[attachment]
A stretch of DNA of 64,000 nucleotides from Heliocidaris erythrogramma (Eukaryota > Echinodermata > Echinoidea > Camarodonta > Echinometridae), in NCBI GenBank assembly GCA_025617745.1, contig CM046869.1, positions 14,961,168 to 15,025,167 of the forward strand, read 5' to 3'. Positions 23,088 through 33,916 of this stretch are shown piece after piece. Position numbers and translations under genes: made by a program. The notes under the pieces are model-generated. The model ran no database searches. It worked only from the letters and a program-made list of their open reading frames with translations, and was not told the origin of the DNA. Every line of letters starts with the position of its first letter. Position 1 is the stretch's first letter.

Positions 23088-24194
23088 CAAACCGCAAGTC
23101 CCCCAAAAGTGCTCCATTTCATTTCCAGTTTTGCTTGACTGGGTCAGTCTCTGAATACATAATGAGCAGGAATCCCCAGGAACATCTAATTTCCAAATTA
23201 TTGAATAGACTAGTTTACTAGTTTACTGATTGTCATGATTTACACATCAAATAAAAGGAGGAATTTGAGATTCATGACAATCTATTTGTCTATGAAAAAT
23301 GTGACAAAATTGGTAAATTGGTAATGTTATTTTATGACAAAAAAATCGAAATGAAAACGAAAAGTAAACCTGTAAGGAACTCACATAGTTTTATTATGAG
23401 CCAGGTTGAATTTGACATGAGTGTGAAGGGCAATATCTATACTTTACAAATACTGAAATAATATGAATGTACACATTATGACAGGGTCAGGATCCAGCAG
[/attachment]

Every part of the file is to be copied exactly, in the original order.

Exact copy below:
A stretch of DNA of 64,000 nucleotides from Heliocidaris erythrogramma (Eukaryota > Echinodermata > Echinoidea > Camarodonta > Echinometridae), in NCBI GenBank assembly GCA_025617745.1, contig CM046869.1, positions 14,961,168 to 15,025,167 of the forward strand, read 5' to 3'. Positions 23,088 through 33,916 of this stretch are shown piece after piece. Position numbers and translations under genes: made by a program. The notes under the pieces are model-generated. The model ran no database searches. It worked only from the letters and a program-made list of their open reading frames with translations, and was not told the origin of the DNA. Every line of letters starts with the position of its first letter. Position 1 is the stretch's first letter.

Positions 23088-24194
23088 CAAACCGCAAGTC
23101 CCCCAAAAGTGCTCCATTTCATTTCCAGTTTTGCTTGACTGGGTCAGTCTCTGAATACATAATGAGCAGGAATCCCCAGGAACATCTAATTTCCAAATTA
23201 TTGAATAGACTAGTTTACTAGTTTACTGATTGTCATGATTTACACATCAAATAAAAGGAGGAATTTGAGATTCATGACAATCTATTTGTCTATGAAAAAT
23301 GTGACAAAATTGGTAAATTGGTAATGTTATTTTATGACAAAAAAATCGAAATGAAAACGAAAAGTAAACCTGTAAGGAACTCACATAGTTTTATTATGAG
23401 CCAGGTTGAATTTGACATGAGTGTGAAGGGCAATATCTATACTTTACAAATACTGAAATAATATGAATGTACACATTATGACAGGGTCAGGATCCAGCAG